What should we look out for from the single cell field in the next few years?
I think it will continue to grow and attract people working with more and more detailed biological questions.
We are seeing (and will continue to see) higher and higher resolution “atlases” of organism development, and these will reveal lots of things about how different cell types “use” their genomes and how gene regulatory networks work in normal or perturbed/diseased tissue.
There will also be an increase in the study of cell lineaging – which is kind of like studying the family tree of an individual cell. But probably the next big thing will be integrating spatial data into the mix, so we no longer just look at the expression of individual cells in suspension, but also see how they are positioned within complex, organised tissues. This is on the cusp of becoming mainstream, and once the technology is there, the biology will follow – it will be awesome.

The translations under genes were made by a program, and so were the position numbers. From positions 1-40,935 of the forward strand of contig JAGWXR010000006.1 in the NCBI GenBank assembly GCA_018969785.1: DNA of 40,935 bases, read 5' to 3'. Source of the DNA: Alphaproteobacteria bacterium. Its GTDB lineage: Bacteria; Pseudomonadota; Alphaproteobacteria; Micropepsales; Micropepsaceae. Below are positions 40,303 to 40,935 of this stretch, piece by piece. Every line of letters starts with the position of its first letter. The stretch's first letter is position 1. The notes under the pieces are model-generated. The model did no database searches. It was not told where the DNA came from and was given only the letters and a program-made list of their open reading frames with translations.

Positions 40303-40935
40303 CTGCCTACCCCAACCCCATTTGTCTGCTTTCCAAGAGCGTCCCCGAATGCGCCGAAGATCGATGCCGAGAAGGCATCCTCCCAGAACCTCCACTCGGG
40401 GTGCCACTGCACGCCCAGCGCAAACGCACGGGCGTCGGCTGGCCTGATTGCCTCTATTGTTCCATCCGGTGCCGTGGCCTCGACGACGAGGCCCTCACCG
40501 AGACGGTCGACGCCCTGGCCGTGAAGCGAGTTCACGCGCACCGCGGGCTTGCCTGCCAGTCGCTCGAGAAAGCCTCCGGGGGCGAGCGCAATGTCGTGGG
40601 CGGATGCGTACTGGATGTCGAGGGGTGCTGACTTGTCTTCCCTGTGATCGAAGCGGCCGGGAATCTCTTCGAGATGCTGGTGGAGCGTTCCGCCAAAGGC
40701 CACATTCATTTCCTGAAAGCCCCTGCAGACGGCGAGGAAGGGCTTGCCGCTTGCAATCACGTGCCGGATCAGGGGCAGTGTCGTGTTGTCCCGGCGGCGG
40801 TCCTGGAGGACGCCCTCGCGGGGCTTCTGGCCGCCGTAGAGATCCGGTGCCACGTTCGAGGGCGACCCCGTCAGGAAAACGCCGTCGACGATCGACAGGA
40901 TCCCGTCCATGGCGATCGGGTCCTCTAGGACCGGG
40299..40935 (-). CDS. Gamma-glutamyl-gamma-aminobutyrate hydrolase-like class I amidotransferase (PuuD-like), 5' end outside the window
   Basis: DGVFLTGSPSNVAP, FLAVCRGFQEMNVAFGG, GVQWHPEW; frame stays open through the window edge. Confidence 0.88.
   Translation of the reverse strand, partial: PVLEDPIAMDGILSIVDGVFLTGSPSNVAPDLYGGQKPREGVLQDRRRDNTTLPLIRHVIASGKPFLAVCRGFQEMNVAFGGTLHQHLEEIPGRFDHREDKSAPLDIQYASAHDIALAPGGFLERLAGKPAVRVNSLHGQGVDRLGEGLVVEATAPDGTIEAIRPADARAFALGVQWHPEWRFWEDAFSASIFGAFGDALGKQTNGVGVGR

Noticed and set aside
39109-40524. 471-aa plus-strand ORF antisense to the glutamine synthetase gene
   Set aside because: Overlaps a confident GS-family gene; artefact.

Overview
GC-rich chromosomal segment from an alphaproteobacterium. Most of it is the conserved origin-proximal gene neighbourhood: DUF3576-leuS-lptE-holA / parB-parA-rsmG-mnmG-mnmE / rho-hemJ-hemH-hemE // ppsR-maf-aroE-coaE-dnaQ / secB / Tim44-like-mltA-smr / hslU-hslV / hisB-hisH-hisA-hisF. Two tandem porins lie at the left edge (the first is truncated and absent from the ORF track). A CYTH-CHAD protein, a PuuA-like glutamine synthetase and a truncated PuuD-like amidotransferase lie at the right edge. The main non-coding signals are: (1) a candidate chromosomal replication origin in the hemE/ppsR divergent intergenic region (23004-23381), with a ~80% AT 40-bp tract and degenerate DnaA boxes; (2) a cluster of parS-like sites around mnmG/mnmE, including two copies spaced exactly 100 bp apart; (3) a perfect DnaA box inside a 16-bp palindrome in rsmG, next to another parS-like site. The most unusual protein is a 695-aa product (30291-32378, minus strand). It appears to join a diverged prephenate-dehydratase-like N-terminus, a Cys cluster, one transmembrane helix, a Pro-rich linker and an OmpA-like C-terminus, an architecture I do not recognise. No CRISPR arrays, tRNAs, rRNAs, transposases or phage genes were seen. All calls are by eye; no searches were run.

What are some of our Technical Development Group looking forward to?
I believe this symposium will be a great opportunity to learn about the progression in single-cell, to share our results and ideas and to visualise new opportunities for research in our field.
~ Johana Hernandez, Postdoctoral Scientist
I am looking forward to hearing about different project ideas, methods, and ways to interpret data.
~ Ashleigh Lister, Research Assistant
Having been part of the Macaulay group for a year now I have spent much of my time learning about single-cell technologies and various multi-omic protocols. Before starting here, I wasn’t familiar with the subject at all so one thing I’m looking forward to is being able to discuss the work I have done this year with other fellow single-cell biologists. Meeting other scientists implementing single-cell approaches is not only interesting of course, but it also helps me to understand my own project better and how it relates to and/ or differs from what others are doing. From a personal perspective, it will be a good opportunity to see how much I have learned this past year, and perhaps where I may be able to develop my knowledge further as a single-cell biologist.
~ Anita Scoones, PhD student
During the Single Cell Symposium I look forward to listening to inspirational lectures on the clonal dynamics of cancer stem cells and how methods for clonal studies evolved in the last 50 years allowing us currently to simultaneously perform single cell multi-omics studies.
~ Edyta Wojtowicz, Postdoctoral Scientist